Once you have reached this equilibrium state, if you increase your daily ad spend so you’re acquiring 75 new customers each day you’ll start growing again until you reach 7,500 total customers then you’ll stop. And conversely, if you keep your # of new customers the same but figure out how to get your daily loss to 0.66% you will also grow to 7500 customers and then level off.
Carrying Capacity = # of new daily customers / % customers you lost each day
(The reality is a little more complex than this because the # of new customers you get each day is influenced to some extent by the total # of customers you have, but you can tease out those effects later.)
Enhancing the Model
The next thing to understand is where your new customers are coming from. There are 3 possibilities worth isolating:
- This is a brand new person you’ve never seen before (usually from advertising, SEO, or referral)
- This is a former customer you considered lost or dead that has been resurrected
- This is someone who tried your product in the past but never became a customer; now they’ve come back and converted (I call these the skeptics)
Here is the original diagram expanded. In this picture you’ve added 50 new customers today but you isolated the three different sources (new, skeptics saved, resurrected). You also track the intermediate pools (skeptics and dead customers).
There is one more expansion I find helpful. Within the 5,000 total customers pictured above, some % of those returned today so they’re as good as new. Here is what my full customer dashboard with that addition:
Virality is the one concept which has the biggest potential to impact this model. Most people look at virality in a simplified way. You take all the new people who tried your product today and see how many friends they brought (either today or on any day in the near future). If 50 people came today and they inspired 25 of friends to come over the next few days then you’re K-factor is 0.5 (each new visitor will bring 0.5 friends). This doesn’t have any impact on the model I explained above. See the 400 new visitors? If your K-factor is 0.5 this just means you only had to buy 266 of them, the other 134 came for free. Correction: You only had to buy 200 of them, the other 200 came for free. I was only considering the second generation of free visitors, but these will bring a third generation, which will bring a fourth, etc. A K-factor of 0.5 means 1/(1–0.5)=2 times the number of users you bought will ultimately come. Any K-factor less than 1.0 is essentially just a discount on advertising spend (0.5 equals a 33% discount 50% discount).
What most people overlook is that retention has a huge effect on your K-factor. Sure, most of the invitations people send occur in the first visit or first few days of using a product; this is why you initially spend so much time optimizing your new user funnel and trying to get people to refer their friends as part of this. However, after this first-visit kicker most users who come to love your product and stay around for a long time will continue to refer a steady stream of their friends. This can give you a nice bump to your lifetime K-factor and give you a greater chance of getting it over 1.0.
Note: In the case that your first-visit viral coefficient is greater than 1.0, things can be very confusing without having a clear model like the one above. You could be converting 0% of your visitors to customers (i.e. all the water going into your bucket is instantly flowing out), but you’re steadily turning up the water since each new visitor is bringing more than one friend. You will see a steady increase in all your naive measurements of success (i.e. unique pageviews and visitors per day) but in reality you may not be acquiring any customers.
In closing, lets revisit the example questions I raised at the start. Here is how this model helps:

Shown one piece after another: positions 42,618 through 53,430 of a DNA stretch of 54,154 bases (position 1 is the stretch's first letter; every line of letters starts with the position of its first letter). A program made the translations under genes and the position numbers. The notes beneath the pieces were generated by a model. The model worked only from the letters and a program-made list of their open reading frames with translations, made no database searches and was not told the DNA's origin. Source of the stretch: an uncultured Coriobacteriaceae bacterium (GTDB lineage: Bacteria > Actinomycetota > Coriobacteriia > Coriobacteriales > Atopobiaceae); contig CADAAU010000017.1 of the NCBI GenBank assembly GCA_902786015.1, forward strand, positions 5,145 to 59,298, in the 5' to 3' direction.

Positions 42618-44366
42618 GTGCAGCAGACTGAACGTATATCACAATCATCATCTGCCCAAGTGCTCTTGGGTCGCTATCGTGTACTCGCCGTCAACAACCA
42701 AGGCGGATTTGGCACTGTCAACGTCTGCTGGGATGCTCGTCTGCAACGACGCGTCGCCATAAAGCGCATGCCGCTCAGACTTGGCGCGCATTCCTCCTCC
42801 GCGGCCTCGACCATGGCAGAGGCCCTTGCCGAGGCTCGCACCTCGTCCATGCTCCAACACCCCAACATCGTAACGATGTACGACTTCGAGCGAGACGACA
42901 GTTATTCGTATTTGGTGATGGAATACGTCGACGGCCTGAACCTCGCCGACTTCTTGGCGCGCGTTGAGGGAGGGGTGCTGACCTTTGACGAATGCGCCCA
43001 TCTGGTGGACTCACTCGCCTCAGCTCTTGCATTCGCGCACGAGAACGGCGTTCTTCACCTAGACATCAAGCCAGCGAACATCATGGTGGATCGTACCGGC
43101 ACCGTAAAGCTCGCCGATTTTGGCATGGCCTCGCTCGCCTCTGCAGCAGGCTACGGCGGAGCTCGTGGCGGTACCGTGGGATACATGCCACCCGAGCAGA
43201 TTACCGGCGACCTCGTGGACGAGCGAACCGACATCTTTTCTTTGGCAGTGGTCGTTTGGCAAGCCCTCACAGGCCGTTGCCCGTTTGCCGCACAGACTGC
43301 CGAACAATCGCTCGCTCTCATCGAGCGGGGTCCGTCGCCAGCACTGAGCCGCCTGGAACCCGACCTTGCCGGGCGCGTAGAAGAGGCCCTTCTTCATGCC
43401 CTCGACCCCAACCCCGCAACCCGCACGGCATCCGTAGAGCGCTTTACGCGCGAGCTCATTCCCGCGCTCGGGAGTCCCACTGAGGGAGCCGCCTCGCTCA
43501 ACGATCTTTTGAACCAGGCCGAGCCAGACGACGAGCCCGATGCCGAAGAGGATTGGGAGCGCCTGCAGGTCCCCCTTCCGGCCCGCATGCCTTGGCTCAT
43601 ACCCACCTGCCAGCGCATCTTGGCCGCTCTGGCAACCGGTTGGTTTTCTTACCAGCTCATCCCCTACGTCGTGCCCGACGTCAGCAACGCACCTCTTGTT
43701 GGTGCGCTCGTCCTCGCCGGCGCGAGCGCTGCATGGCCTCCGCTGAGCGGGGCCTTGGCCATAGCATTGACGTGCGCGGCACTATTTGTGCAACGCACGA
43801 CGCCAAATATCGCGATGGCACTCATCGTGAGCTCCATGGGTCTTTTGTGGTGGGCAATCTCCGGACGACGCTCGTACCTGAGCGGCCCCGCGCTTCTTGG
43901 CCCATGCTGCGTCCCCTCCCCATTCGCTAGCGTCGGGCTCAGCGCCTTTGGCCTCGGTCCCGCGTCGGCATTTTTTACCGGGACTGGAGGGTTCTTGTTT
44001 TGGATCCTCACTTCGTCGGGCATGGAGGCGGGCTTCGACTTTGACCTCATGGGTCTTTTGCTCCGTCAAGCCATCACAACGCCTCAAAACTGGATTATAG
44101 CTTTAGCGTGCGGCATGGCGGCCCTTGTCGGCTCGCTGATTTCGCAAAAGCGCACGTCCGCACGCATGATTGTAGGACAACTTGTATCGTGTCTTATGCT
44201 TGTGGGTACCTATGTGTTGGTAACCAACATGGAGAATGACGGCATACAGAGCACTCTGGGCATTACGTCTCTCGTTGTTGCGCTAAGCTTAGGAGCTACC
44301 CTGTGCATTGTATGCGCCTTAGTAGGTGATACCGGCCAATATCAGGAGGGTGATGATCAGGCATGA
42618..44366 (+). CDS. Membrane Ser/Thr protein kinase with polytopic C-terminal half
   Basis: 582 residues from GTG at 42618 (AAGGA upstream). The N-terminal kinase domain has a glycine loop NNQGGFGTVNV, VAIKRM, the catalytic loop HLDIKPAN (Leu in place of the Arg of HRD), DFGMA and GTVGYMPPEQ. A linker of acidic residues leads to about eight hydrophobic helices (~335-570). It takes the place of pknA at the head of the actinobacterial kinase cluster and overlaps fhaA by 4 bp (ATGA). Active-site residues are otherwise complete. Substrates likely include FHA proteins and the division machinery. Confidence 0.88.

- You notice that your power users all have taken some action (e.g. filled out their profile) so you try to encourage all users to fill out their profile to get them more hooked on your product. Does this actually help? Without this model its easy to mislead yourself into thinking it helps. You will probably be able to increase the metric but it may just weaken the correlation with power users. However, with this model you just watch your loss % each day and if it doesn’t change then you haven’t had any net impact on retention.
- You have 24 hours of downtime, the next day you come back up your traffic is down. Will this have a long-term effect you need to worry about? Even if your traffic is lowered for a few days, all you have to do is measure your new visitors per day & lost customers per day and you’ll see if your carrying capacity has changed. If it has not changed then you don’t have to worry, you know your traffic will rise back up to your carrying capacity.
- You have 100K uniques per day and so does your competitor, but are these 100K people who come back every day or 700K people who each come once per week? Does it matter? If you’re incorrectly caught up in # of unique visitors per day then this does seem like an important thing. And in fact, if you realize your visitors are not returning as often as your competitors you may even be tempted to spam them regularly because this will increase # of unique visitors each day and can give you the illusion of improving things. In reality a move like this would probably increase your % lost each day and hurt your carrying capacity but you wouldn’t notice this for awhile because the increased # of uniques each day would mask the harm. However, with the model your emphasis is on # of customers not # of visitors. You’ll quickly realize that you don’t care how frequently people visit as a primary factor; if it doesn’t impact # of new customers per day or % of lost per day then you haven’t actually helped your product.
- You turn on a new advertising campaign and see your # of unique visitors per day start to increase, you assume that this will continue increasing so long as you keep the ads running, right? Nope, you’ll level off once you’ve reached your new carrying capacity.
- You start having email deliverability problems (or Facebook turns off notifications) so you cant notify users of new activity on the site. The # of unique visitors per day decreases slightly but you’re not too worried, should you be? This is similar to question 3, it may or may not be important but you’ll quickly be able to tell by focusing on the core numbers. Increasing # of unique visitors per day does not necessarily lead to more total customers.